African Bank’s BEE shareholders apply for leave to appeal dismissal of legal action
The case could set a precedent by enabling shareholders to sue directors and auditors
African Bank’s BEE shareholders have applied for leave to appeal against the Pretoria High Court’s recent dismissal of its legal action against the bank’s former CEO Leon Kirkinis, his fellow board members and Deloitte.
The case could set legal history by enabling shareholders to sue directors and auditors.
On Wednesday Desmond Lockey, chair of Hlumisa Investment Holdings, confirmed that on Friday the high court will hear an application for authority to appeal its earlier dismissal of its bid to hold the directors and auditors of African Bank, which provided loans to low-income earners, liable for R2bn of damages.
The legal action, which was launched in 2015 following the headline-grabbing collapse of the African Bank share price in August 2014, has implications for Steinhoff shareholders who believe the directors of the global retail group should be held liable for the collapse of the share price in December 2017.
Hlumisa claims the directors contravened several sections of the Companies Act and that this resulted in the business being carried out recklessly “or with gross negligence”. This in turn resulted in significant losses to African Bank, which caused the share price to lose more than 90% of its value in August 2014 before the JSE stepped in to suspend the share. Within days the Reserve Bank put African Bank under curatorship.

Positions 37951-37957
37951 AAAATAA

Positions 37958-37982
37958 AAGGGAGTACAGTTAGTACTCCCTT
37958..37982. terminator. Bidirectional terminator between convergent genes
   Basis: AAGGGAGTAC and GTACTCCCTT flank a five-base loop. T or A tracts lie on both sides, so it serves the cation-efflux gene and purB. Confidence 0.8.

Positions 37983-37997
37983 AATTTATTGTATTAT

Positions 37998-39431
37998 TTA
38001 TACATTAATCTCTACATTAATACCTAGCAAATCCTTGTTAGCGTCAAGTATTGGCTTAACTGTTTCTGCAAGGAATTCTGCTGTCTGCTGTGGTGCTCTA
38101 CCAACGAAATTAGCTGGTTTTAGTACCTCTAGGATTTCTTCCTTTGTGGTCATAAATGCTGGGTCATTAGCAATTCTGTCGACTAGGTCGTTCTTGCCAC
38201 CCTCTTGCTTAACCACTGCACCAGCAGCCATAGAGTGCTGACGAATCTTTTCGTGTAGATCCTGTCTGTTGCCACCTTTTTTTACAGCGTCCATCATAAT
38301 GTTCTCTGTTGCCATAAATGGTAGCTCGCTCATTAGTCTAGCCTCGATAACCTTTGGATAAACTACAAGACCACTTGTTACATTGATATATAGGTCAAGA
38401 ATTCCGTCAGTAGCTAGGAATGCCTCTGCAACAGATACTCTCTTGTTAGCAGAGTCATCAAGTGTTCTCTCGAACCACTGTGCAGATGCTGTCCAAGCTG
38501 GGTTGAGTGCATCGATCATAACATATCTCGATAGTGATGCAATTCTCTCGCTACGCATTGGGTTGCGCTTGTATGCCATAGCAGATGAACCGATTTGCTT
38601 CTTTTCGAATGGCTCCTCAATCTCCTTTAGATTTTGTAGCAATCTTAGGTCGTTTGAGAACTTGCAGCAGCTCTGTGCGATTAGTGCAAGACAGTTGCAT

Lockey told the media then that Hlumisa had invested R264m of its own funds and reinvested R700m in dividends over an eight-year period. Expected returns bumped the claim up to just over R2bn.
At present if shareholders want to sue the directors they have to persuade the company to launch the action. Or the shareholders can try to launch what is called a derivative action against the directors on behalf of the company.
In a status report, business rescue practitioner Connie Myburgh warned the Hlumisa shareholders that the legal action against the directors and auditors “may still take a few years to be finalised”.
Myburgh said he could not give any view on the success or otherwise of the court case but said the legal team “would do its best to achieve the best possible result and the best possible recovery of monies”.
A spokesperson for Deloitte said they were not opposing Hlumisa’s leave to appeal but have filed a conditional counter-appeal.